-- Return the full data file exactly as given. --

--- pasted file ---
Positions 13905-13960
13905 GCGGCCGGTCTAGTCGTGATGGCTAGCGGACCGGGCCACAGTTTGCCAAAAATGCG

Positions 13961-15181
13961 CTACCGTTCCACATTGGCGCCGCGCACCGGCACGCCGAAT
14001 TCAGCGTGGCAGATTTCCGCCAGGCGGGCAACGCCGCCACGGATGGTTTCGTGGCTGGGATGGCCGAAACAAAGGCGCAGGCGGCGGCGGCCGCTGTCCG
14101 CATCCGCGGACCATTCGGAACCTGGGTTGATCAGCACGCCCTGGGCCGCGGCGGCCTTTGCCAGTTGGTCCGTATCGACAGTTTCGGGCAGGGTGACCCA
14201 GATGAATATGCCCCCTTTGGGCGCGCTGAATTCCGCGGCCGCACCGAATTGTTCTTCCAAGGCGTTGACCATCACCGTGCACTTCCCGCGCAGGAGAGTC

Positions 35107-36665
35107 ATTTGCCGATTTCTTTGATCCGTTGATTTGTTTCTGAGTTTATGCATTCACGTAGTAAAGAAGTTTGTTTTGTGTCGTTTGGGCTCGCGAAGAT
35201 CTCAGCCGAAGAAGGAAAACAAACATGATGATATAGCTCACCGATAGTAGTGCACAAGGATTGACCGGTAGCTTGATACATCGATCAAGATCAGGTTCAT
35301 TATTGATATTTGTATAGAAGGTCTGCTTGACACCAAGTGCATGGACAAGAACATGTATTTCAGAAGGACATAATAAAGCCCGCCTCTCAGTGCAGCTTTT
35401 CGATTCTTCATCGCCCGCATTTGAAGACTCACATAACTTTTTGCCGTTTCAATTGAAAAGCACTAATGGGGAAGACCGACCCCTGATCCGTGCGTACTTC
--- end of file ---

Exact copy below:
Positions 13905-13960
13905 GCGGCCGGTCTAGTCGTGATGGCTAGCGGACCGGGCCACAGTTTGCCAAAAATGCG

Positions 13961-15181
13961 CTACCGTTCCACATTGGCGCCGCGCACCGGCACGCCGAAT
14001 TCAGCGTGGCAGATTTCCGCCAGGCGGGCAACGCCGCCACGGATGGTTTCGTGGCTGGGATGGCCGAAACAAAGGCGCAGGCGGCGGCGGCCGCTGTCCG
14101 CATCCGCGGACCATTCGGAACCTGGGTTGATCAGCACGCCCTGGGCCGCGGCGGCCTTTGCCAGTTGGTCCGTATCGACAGTTTCGGGCAGGGTGACCCA
14201 GATGAATATGCCCCCTTTGGGCGCGCTGAATTCCGCGGCCGCACCGAATTGTTCTTCCAAGGCGTTGACCATCACCGTGCACTTCCCGCGCAGGAGAGTC

Positions 35107-36665
35107 ATTTGCCGATTTCTTTGATCCGTTGATTTGTTTCTGAGTTTATGCATTCACGTAGTAAAGAAGTTTGTTTTGTGTCGTTTGGGCTCGCGAAGAT
35201 CTCAGCCGAAGAAGGAAAACAAACATGATGATATAGCTCACCGATAGTAGTGCACAAGGATTGACCGGTAGCTTGATACATCGATCAAGATCAGGTTCAT
35301 TATTGATATTTGTATAGAAGGTCTGCTTGACACCAAGTGCATGGACAAGAACATGTATTTCAGAAGGACATAATAAAGCCCGCCTCTCAGTGCAGCTTTT
35401 CGATTCTTCATCGCCCGCATTTGAAGACTCACATAACTTTTTGCCGTTTCAATTGAAAAGCACTAATGGGGAAGACCGACCCCTGATCCGTGCGTACTTC